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Tuesday, Sep. 30, 2014

Meeting basic needs should be priority

Sunday, December 3, 2006

Through the years I have learned that cold weather - for obvious reasons - brings out the financial plight of many within our community. Most people reading this column today in the warm comfort of their home don't realize the number of Sikeston residents who struggle with heating bills this time of year. Ask the Board of Municipal Utilities, they know. Ask any group like DAEOC, they know. Ask the Atmos providers, they know, too.

It's commonly accepted that much of our population lives from paycheck to paycheck or from government assistance check to government assistance check. That is true here as it is in countless other locations. When heating bills spike because of colder weather, this population lacks the resources to pay those bills.

Our past history of providing some assistance in Sikeston shows that the overwhelming number of requests this time of year center around payments for electricity or gas heat. Those requests far outnumber the requests for Christmas toys for children or food for the elderly.

I personally handle literally dozens of requests each week from people in need of financial assistance to pay heating bills. And when I verify those needs, I always find that this population is chronically behind on their bills but that this time of year - when heating requires more electricity - they face a hurdle beyond their means.

I say all of the above because most people within our community don't realize the basic needs that go unmet by the remainder of our population. If you're sitting in a warm home, you may not realize just how many people here don't have that advantage. We tend to focus this time of year on the children and their wants during the holiday season. But we must keep in mind that many of those toys will be delivered to homes that lack adequate heat.

The storm that struck the Midwest this week narrowly missed our region. It's cold but we don't have a foot of snow and ice with temperatures in the single digits. Were that not the case, I cannot imagine the hardships that some would face here.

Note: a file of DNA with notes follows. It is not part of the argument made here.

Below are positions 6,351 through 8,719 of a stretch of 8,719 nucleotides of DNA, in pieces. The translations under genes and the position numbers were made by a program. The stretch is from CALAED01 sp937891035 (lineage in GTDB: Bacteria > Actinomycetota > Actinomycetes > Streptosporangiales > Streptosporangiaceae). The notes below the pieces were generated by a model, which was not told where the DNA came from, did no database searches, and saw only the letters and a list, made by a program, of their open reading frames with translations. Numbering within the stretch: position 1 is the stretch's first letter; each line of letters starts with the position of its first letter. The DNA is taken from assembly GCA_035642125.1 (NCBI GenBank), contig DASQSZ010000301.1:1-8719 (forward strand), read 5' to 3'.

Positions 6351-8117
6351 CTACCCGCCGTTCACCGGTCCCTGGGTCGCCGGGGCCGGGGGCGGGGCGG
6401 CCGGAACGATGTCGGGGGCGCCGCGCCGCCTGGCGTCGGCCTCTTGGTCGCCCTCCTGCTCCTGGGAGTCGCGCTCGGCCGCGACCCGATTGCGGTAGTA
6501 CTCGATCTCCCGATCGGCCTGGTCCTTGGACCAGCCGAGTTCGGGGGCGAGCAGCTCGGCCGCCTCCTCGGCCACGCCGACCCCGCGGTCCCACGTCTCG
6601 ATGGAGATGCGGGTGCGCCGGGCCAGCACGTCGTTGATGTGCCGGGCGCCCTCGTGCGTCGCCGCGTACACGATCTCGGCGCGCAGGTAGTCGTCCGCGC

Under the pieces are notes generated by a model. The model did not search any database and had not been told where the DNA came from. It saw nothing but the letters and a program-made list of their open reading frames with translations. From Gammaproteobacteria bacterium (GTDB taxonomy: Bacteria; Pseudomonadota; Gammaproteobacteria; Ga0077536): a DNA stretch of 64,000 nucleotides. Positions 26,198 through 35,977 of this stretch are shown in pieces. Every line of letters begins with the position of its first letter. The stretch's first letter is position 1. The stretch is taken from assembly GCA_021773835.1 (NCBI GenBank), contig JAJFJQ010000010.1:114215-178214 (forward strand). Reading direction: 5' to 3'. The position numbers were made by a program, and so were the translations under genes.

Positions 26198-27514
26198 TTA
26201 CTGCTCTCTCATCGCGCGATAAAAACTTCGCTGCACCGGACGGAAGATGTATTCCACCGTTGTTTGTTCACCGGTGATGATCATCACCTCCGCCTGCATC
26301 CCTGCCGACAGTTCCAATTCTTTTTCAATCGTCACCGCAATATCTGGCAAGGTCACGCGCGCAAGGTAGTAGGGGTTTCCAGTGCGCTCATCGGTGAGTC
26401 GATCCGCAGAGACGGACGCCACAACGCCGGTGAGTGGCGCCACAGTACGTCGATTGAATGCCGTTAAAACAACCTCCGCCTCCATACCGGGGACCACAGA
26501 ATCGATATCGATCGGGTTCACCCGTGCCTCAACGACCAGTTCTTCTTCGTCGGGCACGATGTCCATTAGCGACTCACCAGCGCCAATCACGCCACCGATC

As a society or a community, are we obligated or responsible for assuring that every citizen has adequate heat during the winter months? It seems so basic to most of us that we focus on toys and decorations and other items and rarely think of fundamental needs like a warm bedroom in which children sleep. But that is a daily concern for probably 25 percent of our population.

The problem is not with the price of utilities. The problem - as most problems do - boils down to the individual in most cases. Having children brings with it the responsibility to feed, house and clothe those children. And part of that responsibility is to provide an adequate, safe environment in which they are raised. Though we may all agree, some people simply cannot or will not accept that level of responsibility.

The point of this column is that our community is generous beyond our means at times. We have that reputation and it is a source of tremendous pride. But sometimes we target our generosity in the wrong direction. We must learn to consider basic needs before we consider wants.

Too often when someone tells you they want assistance to buy holiday gifts, what they really need is help paying a utility bill and a lesson in budgeting their limited resources. What seems so basic and so simple to most of us is a daily struggle for far too many.



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Michael Jensen
Michael Jensen